* Use a SSH tunnel to access multiple machines through one hole in the
    firewall, ie. TCP Port 22...I use this to access my home LAN...In my case I
    use a 2048-bit RSA private/public key pair for authentication...

    http://sshwindows.sourceforge.net/
    http://www.bitvise.com/tunnelier.html

    How I did that with PuTTY...

    http://theillustratednetwork.mvps.org/RemoteDesktop/SSH-RDP-VNC/RemoteDesktopVNCandSSH.html

    * Use this SSL-VPN solution...This is very easy to setup and use...

    http://3sp.com/showSslExplorer.do
    http://www.broadbandreports.com/forum/remark,13775231

    --

    Al Jarvi (MS-MVP Windows Networking)

    Please post *ALL* questions and replies to the news group for the mutual
    benefit of all of us...
    The MS-MVP Program - http://mvp.support.microsoft.com
    This posting is provided "AS IS" with no warranties, and confers no
    rights...


    "FWS" <FWS@discussions.microsoft.com> wrote in message
    news:1EB5BC0C-CAE8-420A-8B00-BECDA6043278@microsoft.com...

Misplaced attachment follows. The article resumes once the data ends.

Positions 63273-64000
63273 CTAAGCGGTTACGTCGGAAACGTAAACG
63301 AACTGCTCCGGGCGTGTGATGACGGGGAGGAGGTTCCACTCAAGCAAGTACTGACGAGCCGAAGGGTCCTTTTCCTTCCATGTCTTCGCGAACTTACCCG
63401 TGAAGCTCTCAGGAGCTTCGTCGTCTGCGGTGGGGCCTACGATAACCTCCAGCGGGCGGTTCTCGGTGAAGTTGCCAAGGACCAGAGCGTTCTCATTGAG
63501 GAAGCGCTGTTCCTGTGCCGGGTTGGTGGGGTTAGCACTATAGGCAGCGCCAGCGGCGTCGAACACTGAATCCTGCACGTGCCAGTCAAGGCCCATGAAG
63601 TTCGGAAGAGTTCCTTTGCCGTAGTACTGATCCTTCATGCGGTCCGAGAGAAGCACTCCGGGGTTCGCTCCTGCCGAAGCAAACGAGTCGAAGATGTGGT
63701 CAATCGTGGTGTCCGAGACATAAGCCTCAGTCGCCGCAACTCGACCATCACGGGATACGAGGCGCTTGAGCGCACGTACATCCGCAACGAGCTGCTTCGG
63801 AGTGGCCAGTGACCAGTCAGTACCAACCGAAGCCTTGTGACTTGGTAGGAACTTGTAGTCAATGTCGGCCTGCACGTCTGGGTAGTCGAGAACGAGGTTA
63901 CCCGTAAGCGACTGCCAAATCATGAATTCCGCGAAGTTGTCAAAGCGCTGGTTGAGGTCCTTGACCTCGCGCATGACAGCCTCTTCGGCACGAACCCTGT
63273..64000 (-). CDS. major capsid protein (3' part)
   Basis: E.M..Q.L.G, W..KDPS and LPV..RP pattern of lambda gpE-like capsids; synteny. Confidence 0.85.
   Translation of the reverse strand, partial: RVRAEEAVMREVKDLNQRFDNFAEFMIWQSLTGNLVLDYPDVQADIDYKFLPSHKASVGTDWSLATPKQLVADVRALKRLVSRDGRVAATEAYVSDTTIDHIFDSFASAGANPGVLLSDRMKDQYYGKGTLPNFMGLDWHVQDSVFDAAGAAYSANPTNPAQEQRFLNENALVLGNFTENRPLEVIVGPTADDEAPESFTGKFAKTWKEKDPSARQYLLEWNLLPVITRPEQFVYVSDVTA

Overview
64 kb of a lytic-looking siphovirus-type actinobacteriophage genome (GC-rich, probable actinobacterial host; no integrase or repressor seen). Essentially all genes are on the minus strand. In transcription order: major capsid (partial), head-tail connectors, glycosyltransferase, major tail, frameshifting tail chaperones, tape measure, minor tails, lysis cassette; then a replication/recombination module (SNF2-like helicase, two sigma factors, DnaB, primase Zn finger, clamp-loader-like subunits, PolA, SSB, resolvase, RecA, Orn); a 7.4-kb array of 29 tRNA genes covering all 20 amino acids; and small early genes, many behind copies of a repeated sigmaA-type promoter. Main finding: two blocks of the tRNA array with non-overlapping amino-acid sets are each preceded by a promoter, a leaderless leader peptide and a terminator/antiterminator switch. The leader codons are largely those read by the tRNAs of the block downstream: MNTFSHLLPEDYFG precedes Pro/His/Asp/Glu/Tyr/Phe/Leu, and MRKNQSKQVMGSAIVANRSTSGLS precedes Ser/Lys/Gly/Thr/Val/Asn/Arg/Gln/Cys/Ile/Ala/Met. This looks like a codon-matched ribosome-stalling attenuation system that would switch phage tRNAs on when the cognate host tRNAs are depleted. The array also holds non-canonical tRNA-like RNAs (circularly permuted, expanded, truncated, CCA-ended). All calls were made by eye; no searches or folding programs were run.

>I configured and got remote access to work for connecting myself to my
    >office
    > computer. I conigured our router to forward port 3389 to my office's
    > internal IP address. Question being, how do I let others at my office do
    > the same. Do I forward port 3389 to their IP address at the same time?
    > That
    > doesn't seem right to me. Or should I forward different port numbers to
    > their respective IP's? If so, what port numbers? Does it make a
    > difference
    > which ports? Pleaes advise.
  2. Archived from groups: microsoft.public.windowsxp.work_remotely (More info?)

    Thank you for the reply.

    We use a pier-to-pier network for our small company. No server per se.